Tuesday, June 30, 2009

On Early and Late Derrida

This is the sort of post that blogs are basically made for: an intuitive argument that I believe is right but that I haven't dotted all the Ts and crossed all the Is yet. So, this is something I am putting out there to see if people think I should keep working at or if there are some obvious objections I am ignoring here.

This post makes use of a distinction between early Derrida and late Derrida. Such a distinction is, of course, obviously problematic and overly schematic. Simon Critchley, for example, categorically rejects such a distinction, stating that, "In my experience reading Derrida, the closer one looks, the harder it is to find any substantial difference between earlier and later work" (Critchley; Ethics, Politics, Subjectivity p. 96). My argument is not that there exists some clear demarcating line between early and late Derrida, or that elements of one doesn't exist in the other. But, I also believe that an ahistorical reading of an author, that doesn't take into accounts changes that occur during a thinker's long and productive career is a particularly good reading, either.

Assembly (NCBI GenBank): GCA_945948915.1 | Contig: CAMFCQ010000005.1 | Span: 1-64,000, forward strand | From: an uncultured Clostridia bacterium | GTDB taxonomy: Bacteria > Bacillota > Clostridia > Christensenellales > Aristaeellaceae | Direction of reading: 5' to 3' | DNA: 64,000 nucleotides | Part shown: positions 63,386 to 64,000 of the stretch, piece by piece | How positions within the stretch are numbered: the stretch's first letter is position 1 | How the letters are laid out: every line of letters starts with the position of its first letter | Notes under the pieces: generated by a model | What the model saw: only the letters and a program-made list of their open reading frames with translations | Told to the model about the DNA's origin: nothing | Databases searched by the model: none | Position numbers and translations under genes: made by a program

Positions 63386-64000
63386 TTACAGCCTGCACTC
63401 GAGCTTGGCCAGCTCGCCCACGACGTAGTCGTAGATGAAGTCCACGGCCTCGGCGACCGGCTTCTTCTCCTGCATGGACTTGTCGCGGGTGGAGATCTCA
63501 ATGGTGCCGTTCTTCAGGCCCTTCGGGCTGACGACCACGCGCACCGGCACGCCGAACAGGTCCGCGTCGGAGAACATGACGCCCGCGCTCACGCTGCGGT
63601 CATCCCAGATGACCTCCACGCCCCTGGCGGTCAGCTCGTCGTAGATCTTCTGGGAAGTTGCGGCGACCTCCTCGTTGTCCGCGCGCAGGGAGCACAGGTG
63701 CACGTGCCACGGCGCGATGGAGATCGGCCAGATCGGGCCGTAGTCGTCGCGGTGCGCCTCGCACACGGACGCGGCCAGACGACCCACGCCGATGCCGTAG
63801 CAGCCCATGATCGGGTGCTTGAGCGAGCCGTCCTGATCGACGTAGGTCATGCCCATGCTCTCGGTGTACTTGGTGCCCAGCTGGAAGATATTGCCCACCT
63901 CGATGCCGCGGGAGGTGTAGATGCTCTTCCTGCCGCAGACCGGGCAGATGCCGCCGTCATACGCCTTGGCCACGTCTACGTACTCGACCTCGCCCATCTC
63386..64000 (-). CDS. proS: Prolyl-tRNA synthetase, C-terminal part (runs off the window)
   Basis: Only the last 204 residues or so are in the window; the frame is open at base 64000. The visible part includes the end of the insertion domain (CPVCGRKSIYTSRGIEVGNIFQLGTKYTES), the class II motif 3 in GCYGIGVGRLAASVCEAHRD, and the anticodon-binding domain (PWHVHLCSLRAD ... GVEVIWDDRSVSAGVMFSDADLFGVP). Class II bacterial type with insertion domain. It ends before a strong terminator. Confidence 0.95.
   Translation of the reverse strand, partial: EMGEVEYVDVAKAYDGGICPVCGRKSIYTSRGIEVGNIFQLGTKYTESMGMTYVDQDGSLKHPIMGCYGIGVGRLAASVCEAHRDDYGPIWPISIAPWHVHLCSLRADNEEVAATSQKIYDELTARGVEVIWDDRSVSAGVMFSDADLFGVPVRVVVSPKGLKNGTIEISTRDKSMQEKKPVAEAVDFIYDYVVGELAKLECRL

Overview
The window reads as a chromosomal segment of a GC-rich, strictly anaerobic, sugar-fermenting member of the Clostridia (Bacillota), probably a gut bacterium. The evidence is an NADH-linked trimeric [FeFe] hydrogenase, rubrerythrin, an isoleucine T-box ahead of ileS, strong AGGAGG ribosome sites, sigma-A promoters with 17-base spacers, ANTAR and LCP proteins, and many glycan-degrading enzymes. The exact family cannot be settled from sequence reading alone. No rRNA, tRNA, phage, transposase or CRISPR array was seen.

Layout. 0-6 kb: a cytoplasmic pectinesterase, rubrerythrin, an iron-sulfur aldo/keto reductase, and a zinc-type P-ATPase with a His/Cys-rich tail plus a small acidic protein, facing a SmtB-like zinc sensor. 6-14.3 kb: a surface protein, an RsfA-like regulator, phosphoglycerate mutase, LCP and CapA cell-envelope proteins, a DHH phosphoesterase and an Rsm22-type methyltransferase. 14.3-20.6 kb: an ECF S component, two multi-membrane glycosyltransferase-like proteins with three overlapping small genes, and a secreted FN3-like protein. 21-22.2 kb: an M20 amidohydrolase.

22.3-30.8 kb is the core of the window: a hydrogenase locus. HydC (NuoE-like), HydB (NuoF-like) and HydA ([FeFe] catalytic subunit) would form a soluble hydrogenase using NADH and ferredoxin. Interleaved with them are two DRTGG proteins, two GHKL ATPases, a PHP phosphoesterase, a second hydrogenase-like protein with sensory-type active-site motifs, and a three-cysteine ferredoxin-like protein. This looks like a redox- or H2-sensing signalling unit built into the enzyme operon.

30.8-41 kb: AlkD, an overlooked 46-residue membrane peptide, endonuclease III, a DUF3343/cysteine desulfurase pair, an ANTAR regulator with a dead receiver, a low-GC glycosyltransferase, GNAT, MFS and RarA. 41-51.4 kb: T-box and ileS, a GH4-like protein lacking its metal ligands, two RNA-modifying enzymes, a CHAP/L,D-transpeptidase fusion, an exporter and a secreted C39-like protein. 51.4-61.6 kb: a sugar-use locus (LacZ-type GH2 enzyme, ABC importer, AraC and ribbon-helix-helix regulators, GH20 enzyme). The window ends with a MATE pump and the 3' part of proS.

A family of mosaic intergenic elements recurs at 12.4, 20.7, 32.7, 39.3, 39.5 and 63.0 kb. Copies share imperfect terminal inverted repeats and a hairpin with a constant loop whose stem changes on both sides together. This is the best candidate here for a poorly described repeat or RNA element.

There are two elements that I feel are particularly worth paying attention into understanding a shift from an early Derrida to a late Derrida is (1) his relationship to Heidegger and (2) the centrality of resisting certain disavowals. These two points are not unrelated, but are held together through what Derrida called the question of the animal. As the question of the animal intensifies in Derrida's thought we see a continued distance being placed between Derrida and Heidegger, and so often and repeatedly over the question of the animal (from the 1968 The Ends of Man, to his 2001-2002 lectures The Sovereign and the Beast). And if we are to take Derrida at his word, that the most fundamental disavowal for him is the disavowal of the animal, then it should come as no surprise to us that his more political and ethical writings should become more central in his work at the same time that the question of the animal enters his work with a stronger and greater frequency. The argument here isn't just that you can't understand Derrida without understanding his work on animals, though that is part of my argument, it is also that you can't understand the specific shift of his work away from a strong heideggerianism and towards a strong political and ethical focus without understanding the way the question of the animals plays in the economy of Derrida's writing.